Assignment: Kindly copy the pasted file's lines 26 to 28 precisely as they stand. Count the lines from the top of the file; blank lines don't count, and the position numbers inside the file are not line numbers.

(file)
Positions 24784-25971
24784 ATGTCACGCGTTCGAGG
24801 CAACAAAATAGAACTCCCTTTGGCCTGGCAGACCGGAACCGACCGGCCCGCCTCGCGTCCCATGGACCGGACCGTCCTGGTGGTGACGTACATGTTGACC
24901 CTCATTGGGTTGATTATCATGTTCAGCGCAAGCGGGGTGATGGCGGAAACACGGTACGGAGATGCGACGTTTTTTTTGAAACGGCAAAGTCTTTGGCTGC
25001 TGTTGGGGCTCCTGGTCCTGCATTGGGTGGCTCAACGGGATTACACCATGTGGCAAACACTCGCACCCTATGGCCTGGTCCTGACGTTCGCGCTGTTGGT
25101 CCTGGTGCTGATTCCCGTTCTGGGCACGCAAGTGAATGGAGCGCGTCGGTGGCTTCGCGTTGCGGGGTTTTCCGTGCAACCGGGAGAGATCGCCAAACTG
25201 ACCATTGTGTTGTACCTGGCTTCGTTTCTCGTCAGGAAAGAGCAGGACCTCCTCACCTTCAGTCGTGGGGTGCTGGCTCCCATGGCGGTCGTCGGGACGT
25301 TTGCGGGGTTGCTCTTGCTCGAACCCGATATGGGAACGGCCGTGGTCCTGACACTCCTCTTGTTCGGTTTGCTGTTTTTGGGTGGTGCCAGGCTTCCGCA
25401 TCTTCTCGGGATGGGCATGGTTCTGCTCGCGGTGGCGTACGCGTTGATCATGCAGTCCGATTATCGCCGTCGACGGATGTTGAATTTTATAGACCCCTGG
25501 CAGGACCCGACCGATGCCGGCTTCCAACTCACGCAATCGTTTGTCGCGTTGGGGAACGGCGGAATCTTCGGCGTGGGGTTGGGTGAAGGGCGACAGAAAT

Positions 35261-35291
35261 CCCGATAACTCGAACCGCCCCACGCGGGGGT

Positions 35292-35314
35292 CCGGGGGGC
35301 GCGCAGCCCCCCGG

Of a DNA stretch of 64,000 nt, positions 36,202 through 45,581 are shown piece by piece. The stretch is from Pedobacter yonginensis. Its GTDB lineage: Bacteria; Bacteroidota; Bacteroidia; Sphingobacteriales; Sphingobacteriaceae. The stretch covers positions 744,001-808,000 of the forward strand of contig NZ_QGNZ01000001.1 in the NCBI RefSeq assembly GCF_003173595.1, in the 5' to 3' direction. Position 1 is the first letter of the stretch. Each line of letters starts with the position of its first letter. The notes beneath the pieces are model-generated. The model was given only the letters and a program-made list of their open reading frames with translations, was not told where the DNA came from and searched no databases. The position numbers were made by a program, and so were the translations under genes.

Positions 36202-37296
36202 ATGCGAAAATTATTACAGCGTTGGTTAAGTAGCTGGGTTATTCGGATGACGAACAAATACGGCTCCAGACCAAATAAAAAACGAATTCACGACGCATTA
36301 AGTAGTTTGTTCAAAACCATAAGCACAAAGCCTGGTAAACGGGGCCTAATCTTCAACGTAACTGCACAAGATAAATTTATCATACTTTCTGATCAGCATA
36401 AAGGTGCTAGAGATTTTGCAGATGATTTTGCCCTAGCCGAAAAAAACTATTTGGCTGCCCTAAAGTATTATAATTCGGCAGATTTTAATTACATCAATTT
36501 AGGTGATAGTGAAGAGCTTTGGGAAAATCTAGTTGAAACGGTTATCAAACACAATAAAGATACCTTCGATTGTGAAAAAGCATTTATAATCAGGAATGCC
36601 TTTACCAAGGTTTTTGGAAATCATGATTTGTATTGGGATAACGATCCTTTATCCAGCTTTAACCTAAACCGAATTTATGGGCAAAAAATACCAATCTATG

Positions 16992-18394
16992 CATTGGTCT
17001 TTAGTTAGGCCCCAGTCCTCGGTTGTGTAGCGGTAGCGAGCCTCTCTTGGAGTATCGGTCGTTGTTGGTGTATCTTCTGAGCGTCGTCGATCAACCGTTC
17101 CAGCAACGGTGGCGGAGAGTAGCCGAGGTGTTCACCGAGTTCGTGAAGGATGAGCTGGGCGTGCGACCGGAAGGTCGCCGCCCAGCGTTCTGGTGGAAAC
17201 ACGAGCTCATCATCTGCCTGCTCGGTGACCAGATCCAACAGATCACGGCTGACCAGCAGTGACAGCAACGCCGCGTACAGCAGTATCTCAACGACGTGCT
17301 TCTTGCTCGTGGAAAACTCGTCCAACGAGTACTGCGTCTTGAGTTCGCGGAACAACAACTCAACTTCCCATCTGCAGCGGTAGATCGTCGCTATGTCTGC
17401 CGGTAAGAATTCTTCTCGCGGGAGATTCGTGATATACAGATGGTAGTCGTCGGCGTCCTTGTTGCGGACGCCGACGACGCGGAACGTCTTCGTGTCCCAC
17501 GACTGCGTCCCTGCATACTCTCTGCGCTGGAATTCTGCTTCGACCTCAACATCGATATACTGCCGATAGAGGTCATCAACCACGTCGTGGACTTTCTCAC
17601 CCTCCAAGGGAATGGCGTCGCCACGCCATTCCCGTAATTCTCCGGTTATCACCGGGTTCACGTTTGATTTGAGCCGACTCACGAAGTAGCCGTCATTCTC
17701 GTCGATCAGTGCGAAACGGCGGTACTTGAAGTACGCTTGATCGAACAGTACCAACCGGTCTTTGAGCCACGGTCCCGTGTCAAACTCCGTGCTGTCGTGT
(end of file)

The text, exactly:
17101 CAGCAACGGTGGCGGAGAGTAGCCGAGGTGTTCACCGAGTTCGTGAAGGATGAGCTGGGCGTGCGACCGGAAGGTCGCCGCCCAGCGTTCTGGTGGAAAC
17201 ACGAGCTCATCATCTGCCTGCTCGGTGACCAGATCCAACAGATCACGGCTGACCAGCAGTGACAGCAACGCCGCGTACAGCAGTATCTCAACGACGTGCT
17301 TCTTGCTCGTGGAAAACTCGTCCAACGAGTACTGCGTCTTGAGTTCGCGGAACAACAACTCAACTTCCCATCTGCAGCGGTAGATCGTCGCTATGTCTGC